We will make up for the loss of Morrow by getting Anderson good looks against opposing PFs, a few more looks from Gordon, and good spot up prodution from Salmons, Rivers, and Fredette. No need to worry about shooting.We got it in spades. Anderson can stay at the 4.
No doubt in my mind that Mason G has nailed our strongest 5 -- and the one that should be finishing games, with the option of removing Asik on O. The key for me is to put the ball in Tyreke's hands as often as possible since (1) he's capable of doing the most damage off the dribble, and (2) he's no longer standing around as a non-shooting option clopping up things. Still I think we'll start EJ and likely Salmons -- again so Tyreke will not be standing around, with the hope of moving EJ by trade deadline and if not, possibly then making him a 6th man. Still I convinced that we would be devastating finishing a game with AD plying the 3, at least on D, and with EJ on the bench.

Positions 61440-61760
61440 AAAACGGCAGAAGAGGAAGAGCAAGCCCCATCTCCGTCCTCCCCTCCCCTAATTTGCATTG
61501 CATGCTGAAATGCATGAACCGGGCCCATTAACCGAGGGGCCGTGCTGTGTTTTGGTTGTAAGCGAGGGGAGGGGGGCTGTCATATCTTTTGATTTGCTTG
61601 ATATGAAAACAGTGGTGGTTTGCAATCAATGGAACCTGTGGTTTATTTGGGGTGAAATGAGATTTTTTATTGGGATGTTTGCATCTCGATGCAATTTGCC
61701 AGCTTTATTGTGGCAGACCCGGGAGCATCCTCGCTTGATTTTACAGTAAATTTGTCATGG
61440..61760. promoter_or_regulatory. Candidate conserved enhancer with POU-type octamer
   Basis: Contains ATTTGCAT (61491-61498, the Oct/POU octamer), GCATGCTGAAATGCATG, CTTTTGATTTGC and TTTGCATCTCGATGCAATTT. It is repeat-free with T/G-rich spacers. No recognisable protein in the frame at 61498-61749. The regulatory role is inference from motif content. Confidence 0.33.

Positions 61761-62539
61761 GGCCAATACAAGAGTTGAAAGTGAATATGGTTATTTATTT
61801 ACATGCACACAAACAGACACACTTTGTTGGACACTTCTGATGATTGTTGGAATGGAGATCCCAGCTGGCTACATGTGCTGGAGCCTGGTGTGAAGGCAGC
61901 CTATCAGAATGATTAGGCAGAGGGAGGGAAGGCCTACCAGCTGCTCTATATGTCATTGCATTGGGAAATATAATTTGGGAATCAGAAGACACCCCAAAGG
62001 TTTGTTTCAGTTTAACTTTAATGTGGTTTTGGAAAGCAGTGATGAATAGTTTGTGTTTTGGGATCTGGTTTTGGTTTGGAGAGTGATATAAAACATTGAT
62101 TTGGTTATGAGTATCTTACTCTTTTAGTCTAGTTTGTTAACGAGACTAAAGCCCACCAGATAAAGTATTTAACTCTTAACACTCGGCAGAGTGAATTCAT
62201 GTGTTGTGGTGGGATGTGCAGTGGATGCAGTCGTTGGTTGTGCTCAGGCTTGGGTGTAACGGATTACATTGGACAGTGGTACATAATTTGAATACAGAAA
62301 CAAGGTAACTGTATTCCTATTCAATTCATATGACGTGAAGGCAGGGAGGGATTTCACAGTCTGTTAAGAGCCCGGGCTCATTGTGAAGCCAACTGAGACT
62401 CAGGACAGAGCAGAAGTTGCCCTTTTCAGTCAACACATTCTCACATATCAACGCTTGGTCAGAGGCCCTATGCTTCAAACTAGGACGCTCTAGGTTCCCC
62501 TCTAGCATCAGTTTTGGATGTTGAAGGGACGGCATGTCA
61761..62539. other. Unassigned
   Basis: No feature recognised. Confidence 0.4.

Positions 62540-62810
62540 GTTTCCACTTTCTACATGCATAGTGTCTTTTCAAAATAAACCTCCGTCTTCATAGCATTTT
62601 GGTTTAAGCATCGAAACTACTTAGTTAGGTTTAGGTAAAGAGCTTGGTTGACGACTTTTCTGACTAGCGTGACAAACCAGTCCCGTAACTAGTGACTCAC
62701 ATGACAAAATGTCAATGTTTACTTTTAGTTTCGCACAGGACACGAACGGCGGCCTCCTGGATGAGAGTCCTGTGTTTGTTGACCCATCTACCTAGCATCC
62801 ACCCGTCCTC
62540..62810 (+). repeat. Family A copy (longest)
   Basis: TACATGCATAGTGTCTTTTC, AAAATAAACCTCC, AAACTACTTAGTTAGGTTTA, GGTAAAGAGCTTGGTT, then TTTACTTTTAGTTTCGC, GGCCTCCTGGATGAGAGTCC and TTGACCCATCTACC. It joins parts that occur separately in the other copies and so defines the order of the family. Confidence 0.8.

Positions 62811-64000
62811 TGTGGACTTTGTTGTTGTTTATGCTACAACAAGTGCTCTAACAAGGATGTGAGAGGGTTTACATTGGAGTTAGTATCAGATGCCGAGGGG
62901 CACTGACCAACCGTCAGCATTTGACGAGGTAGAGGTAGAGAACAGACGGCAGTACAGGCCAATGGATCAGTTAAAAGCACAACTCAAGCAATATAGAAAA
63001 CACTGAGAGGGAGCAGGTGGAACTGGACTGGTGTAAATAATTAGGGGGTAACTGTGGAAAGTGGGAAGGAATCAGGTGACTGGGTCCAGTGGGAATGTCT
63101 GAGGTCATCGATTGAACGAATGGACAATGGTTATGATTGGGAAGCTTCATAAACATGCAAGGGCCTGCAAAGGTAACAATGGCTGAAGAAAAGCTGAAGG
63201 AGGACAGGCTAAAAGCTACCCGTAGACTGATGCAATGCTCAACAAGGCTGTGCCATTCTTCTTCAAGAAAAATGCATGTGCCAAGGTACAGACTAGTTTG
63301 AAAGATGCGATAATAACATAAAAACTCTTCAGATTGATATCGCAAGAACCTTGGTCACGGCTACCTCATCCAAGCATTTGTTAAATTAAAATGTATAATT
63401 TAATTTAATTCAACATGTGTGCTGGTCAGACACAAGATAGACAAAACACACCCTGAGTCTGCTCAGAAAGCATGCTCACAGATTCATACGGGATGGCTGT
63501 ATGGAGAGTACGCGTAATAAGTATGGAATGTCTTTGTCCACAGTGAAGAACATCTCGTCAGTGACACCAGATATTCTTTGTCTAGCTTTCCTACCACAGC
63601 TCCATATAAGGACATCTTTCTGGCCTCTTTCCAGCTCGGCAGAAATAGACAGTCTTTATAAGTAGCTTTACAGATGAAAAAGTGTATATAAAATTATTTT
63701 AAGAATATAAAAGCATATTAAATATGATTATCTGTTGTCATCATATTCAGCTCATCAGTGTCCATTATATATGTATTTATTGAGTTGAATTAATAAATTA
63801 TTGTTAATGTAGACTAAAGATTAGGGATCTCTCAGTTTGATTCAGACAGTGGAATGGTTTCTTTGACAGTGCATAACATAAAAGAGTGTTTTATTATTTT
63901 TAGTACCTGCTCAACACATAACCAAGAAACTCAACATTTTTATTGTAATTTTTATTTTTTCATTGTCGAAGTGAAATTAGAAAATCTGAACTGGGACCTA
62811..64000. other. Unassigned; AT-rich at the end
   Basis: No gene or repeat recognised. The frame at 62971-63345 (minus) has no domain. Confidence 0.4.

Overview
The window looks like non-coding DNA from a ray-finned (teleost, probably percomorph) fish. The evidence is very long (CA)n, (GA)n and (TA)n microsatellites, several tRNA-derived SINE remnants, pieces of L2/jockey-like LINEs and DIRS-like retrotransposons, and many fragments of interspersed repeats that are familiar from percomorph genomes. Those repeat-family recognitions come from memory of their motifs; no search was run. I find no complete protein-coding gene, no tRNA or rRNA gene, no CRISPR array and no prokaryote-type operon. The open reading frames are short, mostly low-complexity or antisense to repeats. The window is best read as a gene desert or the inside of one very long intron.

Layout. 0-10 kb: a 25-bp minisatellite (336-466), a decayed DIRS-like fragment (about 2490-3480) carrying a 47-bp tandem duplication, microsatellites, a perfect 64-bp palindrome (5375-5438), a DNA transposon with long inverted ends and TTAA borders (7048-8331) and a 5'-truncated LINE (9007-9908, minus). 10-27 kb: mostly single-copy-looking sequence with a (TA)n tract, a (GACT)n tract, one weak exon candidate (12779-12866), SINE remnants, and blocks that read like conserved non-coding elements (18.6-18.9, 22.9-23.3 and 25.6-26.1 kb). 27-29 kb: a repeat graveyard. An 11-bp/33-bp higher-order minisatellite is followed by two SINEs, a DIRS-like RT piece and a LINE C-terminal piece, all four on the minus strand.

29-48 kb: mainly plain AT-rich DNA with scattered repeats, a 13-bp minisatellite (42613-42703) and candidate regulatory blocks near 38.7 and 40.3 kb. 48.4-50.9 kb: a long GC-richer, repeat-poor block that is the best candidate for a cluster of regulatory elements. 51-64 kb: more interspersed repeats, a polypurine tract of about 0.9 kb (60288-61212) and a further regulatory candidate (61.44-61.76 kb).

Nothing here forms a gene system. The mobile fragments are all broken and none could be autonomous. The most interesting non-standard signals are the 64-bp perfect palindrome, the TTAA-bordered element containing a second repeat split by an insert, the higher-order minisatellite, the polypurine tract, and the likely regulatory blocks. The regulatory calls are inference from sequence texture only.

Tonights starting lineup for your New Orleans Pelicans: At guard: Jrue Holliday. At guard: Eric Gordon. At center: Omer Asik. At forward: Ryan Anderson. At forward: Anthony Davis. And coach of the Pelicans in his 5th year: Monty Williams.
No mention of smallness for either Ryan or Anthony. Let's shock the world and go long when everyone else is going small. Evans can come in for any one of these guys based on who is having the least success (or the most foul trouble) that night. We would still have an awesome linep. Every other player on our roster should be used strategically (as in not very many minutes unless stuff happens) to keep the minutes between 32 and 40 for each of the Deep Six. That's my new name for the core of our team. Only the Spurs team has a better or deeper six-man group on their roster.
@DefensiveMind I hear what you're saying about shooting depth, but I wouldn't want to see Asik, Anderson, Evans, Gordon, Rivers.